Intel is going to update its Montevina notebook PC platform in April, 2009 with the introduction of the Montevina Refresh platform, according to a DIGITIMES report, which cites unnamed sources within Intel. The launch of the platform will be accompanied by two new processors, the Core 2 Duo T9900 and P8800.
Intel also plans to unveil its GM47 chipset for high-end notebooks in first quarter of next year. Entry-level and small form factor (SFF) PC will also not be over looked, as Intel will launch the GL43 and GS40 chipsets in July or August.
A deluge of new processors for the Centrino 2 platform are soon going to be made available by the world’s leading chip maker. Also, the GM55 chipset for Intel’s upcoming 6th generation Centrino platform, Calpella, will become available in July or August next year.
Forget about ultraportables and low powered laptops, and you can toss that MacBook Air into through the Wind. OCZ apparently wants nothing to do with current fads, and instead looks to appeal to the power user with a penchant for customization. And not just cursory customizations, but a full hands-on, do-it-yourself (DIY) approach. That's the idea behind OCZ's DIY whitebook solutions, and with the release of Intel's Centrino 2 (Montevina) platform, the company has announced a new model taking aim at "the high end gamer."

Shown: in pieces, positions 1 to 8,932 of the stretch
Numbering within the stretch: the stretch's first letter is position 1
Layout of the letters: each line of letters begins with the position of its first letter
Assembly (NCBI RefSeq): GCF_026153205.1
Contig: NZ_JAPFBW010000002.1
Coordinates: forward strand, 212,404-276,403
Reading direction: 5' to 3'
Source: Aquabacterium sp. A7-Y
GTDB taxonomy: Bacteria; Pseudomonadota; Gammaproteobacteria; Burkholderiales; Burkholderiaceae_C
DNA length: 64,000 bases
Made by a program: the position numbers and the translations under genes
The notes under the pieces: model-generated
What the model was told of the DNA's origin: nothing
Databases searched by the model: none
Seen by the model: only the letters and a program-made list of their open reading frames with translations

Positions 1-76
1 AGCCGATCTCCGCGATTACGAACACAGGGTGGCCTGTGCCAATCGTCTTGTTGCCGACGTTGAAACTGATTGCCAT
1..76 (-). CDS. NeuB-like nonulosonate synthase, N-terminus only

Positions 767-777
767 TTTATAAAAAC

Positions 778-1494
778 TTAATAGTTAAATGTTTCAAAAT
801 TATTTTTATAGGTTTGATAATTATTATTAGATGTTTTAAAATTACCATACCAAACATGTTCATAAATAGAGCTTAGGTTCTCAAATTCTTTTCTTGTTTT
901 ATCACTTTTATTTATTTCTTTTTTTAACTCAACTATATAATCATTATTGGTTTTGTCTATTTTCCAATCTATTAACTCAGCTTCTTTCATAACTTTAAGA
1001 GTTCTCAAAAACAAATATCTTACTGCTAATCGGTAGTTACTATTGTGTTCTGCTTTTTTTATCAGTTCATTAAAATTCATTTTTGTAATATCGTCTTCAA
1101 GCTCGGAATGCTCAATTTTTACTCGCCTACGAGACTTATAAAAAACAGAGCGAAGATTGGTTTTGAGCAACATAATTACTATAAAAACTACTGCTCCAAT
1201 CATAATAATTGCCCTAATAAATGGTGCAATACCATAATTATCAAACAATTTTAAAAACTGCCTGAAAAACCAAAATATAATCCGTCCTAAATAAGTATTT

DIY notebooks can still be considered an emerging market, and OCZ will have to fight against other OEMs offering high-end notebooks already assembled. But as Maximum PC readers are fully aware, building your own rig carries with it a certain intangible, and combined with a bevy of performance-minded options, OCZ hopes its gamble will pay off.
Builders going all out can choose Intel's Core 2 Extreme X9100 processor on a GM47 foundation, slap in up to 4GB of DDR3-1066, and even run two ATI M88XT videocards in Crossfire mode, or a single Nvidia 8800GTX. For those looking to live a little farther away from the performance edge (and save a few greenbacks in the process), OCZ's whitebook can be configured with integrated graphics and a processor with less punch, all the while remaining on Intel's Montevina platform.
If OCZ proves to be right in seeing a growing market for DIY notebooks, enthusiasts might soon find themselves asking that long debated question: Build or buy?